Delaware seeing increase in use of state of campgrounds

A family tent campsite at Cape Henlopen State Park in Lewes includes paved pads with water and electric available for RVs. A limited number of paved sites are pull-through. (Submitted photos/DNREC)

DOVER — According to the Delaware Department of Natural Resources and Environmental Control, statistics show camping is gaining in popularity at the state’s five park campgrounds. So far in 2017, officials said, 5,658 visitors have camped for 2,391 nights in the campground parks and Indian River Marina Cottages, an increase of 7 percent in camping nights over 2016.

In addition, reservations in 2017 have been booked up to a year in advance.

“Camping in our state parks is an experience you won’t forget,” said DNREC Secretary Shawn M. Garvin.

“Campers and visitors alike can enjoy our waterpark, canoeing, ziplining, horseback riding, our beautiful trails, and so much more. Our improved campgrounds also play a large role, especially for RVers. Delaware’s state parks offer the best in camping — no wonder it is more popular than ever.”

The increase in camping reservations, especially at Lums Pond and Cape Henlopen state parks, DNREC said was beneficial because more than $6 million has been spent to upgrade the campgrounds to accommodate the needs of modern campers and address long standing infrastructure issues.

Campgrounds at the inland parks still have openings for camping this summer season, while at the beach parks, campgrounds are filling fast with 65 percent of the campsites already booked through Labor Day weekend, DNREC said. Officials believe that is a sign that Delaware State Parks could see a record year of campers.

At Lums Pond in Bear, where DNREC said three-point hook-ups were added in 2016, camping nights were up 400 percent this spring, in comparison to the past five years of camping stays for the same period. As the only campground in New Castle County and located just off the U.S. 95 and the U.S. 40 corridor, Lums Pond has become a popular campground for RVers, DNREC said. The s sites feature new 50-amp electric service, water and sewer hook-ups.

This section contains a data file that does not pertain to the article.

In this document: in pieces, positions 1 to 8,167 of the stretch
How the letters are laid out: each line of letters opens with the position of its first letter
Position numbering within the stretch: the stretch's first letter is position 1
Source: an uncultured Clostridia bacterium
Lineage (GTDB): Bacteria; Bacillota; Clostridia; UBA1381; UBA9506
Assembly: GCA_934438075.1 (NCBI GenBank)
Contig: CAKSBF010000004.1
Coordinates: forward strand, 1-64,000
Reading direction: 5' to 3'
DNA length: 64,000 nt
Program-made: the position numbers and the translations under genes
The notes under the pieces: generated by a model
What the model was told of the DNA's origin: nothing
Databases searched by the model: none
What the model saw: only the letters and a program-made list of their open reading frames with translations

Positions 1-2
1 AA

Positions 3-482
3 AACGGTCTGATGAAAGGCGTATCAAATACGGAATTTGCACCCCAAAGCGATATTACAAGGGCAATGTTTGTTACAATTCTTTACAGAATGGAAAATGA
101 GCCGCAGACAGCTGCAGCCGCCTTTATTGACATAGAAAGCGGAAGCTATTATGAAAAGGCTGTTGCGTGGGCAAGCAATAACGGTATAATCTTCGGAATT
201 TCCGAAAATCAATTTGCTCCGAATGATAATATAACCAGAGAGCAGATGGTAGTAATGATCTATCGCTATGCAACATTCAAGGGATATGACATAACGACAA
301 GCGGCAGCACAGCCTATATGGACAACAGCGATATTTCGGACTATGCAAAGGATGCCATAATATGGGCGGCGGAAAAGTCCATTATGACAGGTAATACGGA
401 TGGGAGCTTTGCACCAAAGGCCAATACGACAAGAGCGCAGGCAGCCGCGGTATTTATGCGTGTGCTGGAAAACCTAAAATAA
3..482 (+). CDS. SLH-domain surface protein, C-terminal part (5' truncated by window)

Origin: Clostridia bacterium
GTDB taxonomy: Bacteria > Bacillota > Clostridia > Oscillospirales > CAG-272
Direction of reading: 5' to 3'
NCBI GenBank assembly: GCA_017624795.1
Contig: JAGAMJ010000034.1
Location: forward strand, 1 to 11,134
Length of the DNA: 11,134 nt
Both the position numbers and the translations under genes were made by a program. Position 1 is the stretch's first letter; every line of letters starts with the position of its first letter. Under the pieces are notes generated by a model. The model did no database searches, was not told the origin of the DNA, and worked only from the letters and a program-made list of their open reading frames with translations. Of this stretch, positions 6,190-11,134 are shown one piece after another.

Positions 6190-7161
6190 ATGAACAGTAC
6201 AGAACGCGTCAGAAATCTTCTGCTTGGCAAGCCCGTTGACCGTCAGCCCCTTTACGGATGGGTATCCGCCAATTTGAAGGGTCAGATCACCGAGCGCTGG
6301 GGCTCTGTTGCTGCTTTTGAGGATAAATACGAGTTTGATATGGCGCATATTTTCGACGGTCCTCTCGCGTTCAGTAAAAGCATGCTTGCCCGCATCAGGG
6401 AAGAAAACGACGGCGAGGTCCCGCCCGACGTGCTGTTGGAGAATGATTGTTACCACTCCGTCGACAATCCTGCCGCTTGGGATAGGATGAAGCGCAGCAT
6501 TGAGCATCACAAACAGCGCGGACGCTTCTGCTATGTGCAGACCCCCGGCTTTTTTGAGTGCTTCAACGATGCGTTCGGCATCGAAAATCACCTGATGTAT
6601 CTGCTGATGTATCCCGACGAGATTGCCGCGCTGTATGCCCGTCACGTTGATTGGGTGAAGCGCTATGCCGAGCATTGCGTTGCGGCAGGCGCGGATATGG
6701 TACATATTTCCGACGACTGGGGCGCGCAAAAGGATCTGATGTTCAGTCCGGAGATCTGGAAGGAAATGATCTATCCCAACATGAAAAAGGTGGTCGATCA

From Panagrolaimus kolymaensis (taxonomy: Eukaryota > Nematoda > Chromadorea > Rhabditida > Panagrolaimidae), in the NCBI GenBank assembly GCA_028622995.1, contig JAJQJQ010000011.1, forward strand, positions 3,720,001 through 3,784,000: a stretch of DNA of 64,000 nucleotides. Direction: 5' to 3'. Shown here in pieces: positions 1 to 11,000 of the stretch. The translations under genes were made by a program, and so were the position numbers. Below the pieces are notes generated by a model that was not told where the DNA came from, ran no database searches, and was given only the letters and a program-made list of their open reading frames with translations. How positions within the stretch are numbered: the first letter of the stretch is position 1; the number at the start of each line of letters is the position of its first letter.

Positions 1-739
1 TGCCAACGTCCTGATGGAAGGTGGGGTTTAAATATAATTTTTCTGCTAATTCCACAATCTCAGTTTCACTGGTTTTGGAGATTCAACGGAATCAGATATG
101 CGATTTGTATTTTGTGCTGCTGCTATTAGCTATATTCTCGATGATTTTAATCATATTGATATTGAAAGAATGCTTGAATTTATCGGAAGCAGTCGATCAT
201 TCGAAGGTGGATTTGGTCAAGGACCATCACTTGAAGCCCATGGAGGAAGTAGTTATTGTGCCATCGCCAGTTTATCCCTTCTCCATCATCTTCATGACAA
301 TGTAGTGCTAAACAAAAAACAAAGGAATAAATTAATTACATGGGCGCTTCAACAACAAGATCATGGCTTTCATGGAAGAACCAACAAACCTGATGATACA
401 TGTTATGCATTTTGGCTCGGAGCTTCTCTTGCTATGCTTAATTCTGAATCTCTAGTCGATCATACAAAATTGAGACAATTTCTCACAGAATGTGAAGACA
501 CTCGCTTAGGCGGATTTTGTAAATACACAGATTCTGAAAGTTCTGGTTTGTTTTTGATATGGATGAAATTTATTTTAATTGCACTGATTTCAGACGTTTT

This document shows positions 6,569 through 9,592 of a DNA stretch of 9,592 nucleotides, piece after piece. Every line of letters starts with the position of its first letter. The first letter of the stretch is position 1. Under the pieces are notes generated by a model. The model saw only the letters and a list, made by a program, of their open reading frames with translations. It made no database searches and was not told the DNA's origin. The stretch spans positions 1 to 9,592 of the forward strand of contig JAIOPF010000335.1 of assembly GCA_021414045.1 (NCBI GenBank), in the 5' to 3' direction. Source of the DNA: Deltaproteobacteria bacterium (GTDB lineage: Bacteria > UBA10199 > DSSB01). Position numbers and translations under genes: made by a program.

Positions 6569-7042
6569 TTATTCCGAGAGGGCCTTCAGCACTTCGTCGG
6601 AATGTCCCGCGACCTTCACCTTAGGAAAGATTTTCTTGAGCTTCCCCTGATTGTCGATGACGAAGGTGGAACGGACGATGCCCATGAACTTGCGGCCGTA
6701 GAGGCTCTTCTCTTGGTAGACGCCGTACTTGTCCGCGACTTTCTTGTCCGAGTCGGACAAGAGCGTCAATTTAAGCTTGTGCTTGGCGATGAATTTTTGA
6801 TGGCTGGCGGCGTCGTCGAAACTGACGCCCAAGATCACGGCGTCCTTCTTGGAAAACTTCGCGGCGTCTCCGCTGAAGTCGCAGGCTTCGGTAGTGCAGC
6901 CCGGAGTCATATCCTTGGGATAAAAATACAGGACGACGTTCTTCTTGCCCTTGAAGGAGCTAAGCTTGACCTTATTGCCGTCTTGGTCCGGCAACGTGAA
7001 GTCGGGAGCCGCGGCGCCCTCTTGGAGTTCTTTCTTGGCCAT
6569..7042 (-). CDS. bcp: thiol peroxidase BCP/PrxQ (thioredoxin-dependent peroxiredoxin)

Lums Pond State Park campground in Bear, renovated in 2016, has sites with paved pads and three-point hookups for RVs as well as tent sites and pondside yurt tents.

After nearly eight months of construction, Cape Henlopen State Park in Lewes showcased its campground improvements, DNREC said, including back-in, pull-through, and walk-in campsites; a new camp store; sites with 50 or 100 amp electric service and water hook-ups; a new playground; laundry area; and a paved one-way road system.

Killens Pond and Trap Pond state parks’ campgrounds also were renovated over the winter. Electric was upgraded to 50-amp service in several loops and restrooms were renovated. At Trap Pond’s campground in Laurel, DNREC said a multi-year re-forestation effort is underway.

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